Archives for posts with tag: photographs

Like a surreal take on the famous painting, American Gothic, a photo of our trip to the County Court Clerk’s office to get our marriage license stands as a stark reminder of how life has changed. There was only one other person doing business, when we went last Tuesday. We were able to begin immediately, though it took a bit of experimentation to somewhat forcefully slide our documents under the new barrier between us and the woman issuing the license. It needed just enough force to make it past the clear barrier, but enough restraint to keep forms and driver’s licenses from careening off onto the floor. It was a little amusing, but at the same time a little chilling. We were protecting her and ourselves, which could very well become a parody on some future TV show looking back on these strange and scary times.

Also giving at least the appearance of protecting us all were the balaclava masks Piers and I wore. We felt like color coordinated bank robbers, as we kept tugging our masks into place, while they constantly tried to inch themselves into a downward slide. Talking was an interesting activity, though our voices came through the purple and turquoise cloths quite well. Fortunately, since the lady was intrigued to learn that he was born in Oxford UK, and asked many questions about his admittedly fascinating early life history. She even politely asked about my family background. I was glad to be able to tell her I’d recently discovered that I was descended from French Huguenots. A minor blip on my family tree, but I like the notion of a bloodline made of courage, strength, and perseverance running through my veins.

So, we’re one step closer to the end of our quest to get married in the time of Covid-19. I’ve lost count at this point, but I think we’re on about our fifth contingency plan now. It started with a hope for a beach wedding. Funny how fast such a hope can crumble, when Florida’s beautiful beaches get yanked out from under you, taken away by a government closure order undertow. Courthouse weddings were halted. As time and infection vectors marched on, even a planned elopement became the stuff of dreams. At this point we’re aiming for quirky cool and uniquely us, a private testimony to the power of the desire for commitment and a love that can transcend anything.

Even business as unusual in the time of Covid-19.

Florida is a place of beauty, abundant nature to observe and photograph, and unexpected experiences. When given the opportunity to go to Busch Gardens, I knew there were animals there. What I had not realized was how many and how close I could get to some of them. Add a zoom lens, and I was able to take photographs I had only dreamed of before I got my DSLR and traveled to The Sunshine State.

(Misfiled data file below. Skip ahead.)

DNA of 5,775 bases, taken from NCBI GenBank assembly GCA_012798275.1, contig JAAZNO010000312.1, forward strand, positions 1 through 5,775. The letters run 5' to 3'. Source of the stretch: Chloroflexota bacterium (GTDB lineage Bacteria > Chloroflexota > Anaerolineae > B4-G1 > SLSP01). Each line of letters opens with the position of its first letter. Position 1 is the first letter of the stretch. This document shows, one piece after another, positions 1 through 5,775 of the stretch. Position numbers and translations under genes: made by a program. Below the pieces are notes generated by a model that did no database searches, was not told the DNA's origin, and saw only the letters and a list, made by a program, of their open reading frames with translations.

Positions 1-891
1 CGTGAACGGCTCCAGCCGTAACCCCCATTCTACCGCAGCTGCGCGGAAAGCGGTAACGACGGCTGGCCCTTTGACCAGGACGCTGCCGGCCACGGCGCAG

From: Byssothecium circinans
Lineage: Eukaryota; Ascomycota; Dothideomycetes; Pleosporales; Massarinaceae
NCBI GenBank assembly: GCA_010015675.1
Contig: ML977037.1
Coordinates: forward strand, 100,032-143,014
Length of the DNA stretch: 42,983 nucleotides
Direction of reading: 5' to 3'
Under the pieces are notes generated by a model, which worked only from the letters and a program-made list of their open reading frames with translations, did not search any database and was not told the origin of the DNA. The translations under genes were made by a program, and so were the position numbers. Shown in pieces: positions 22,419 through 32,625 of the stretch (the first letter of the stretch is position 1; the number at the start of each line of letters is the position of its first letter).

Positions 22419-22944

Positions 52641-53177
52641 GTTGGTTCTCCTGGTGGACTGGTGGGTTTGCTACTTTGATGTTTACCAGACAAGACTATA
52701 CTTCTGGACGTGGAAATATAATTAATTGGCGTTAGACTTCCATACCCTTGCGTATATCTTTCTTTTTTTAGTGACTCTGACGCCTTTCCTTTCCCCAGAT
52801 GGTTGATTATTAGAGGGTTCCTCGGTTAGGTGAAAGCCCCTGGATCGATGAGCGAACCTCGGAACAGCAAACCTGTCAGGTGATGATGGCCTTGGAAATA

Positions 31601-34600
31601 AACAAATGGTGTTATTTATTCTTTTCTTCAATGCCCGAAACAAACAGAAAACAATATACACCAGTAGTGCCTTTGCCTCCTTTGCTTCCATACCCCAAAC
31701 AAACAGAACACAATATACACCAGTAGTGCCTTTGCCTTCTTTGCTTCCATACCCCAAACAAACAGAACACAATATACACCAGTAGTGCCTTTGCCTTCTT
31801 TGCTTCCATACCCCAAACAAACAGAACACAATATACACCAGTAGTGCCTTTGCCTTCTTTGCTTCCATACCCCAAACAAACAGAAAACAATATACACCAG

I love palm trees too, so they were high on my priority list. These tall, spindly ones are among my favorites.

Many of my animal photos were taken from the steam train ride. I didn’t always catch the guide’s descriptions in their entirety, which unfortunately means I don’t have a proper kind for this beauty. Just an antelope. I really like the way it stands out against the pop of green it grazes.

Though the head of this white rhino is nearly in silhouette, its distinctive horn is unmistakable. Rhinos are so tragically endangered that it makes me both incredibly happy and incredibly sad to see one. These creatures deserve to live on Earth as much as we do. Hopefully, some way, some how they will be given a renewed opportunity to thrive.

I read somewhere that modern DSLRs have something like 5,000 setting possibilities. Um, no. I’m learning how to use it and may continue to do so for as long as it’s mine. I concentrate on lighting and composition to get what I want. Or try to. I end up with a higher and higher percentage of shots I love, so I’m satisfied with how I’m doing so far. I still have some trouble with depth of field. Sometimes those mistakes turn out to be happy accidents. I was able to crop this giraffe one so that it looks like an intentional piece of pop art. I’ll take it!

Elephants have such timelessly beautiful faces. They look old and ageless at once, with wisdom gained and emotion endured etched into the lines around their eyes. Just like us. It’s my understanding that they are very similar to us in many ways. They bond with family and friends, love them, grieve them when they are gone. It would be a pretty wonderful thing to have an elephant for a friend.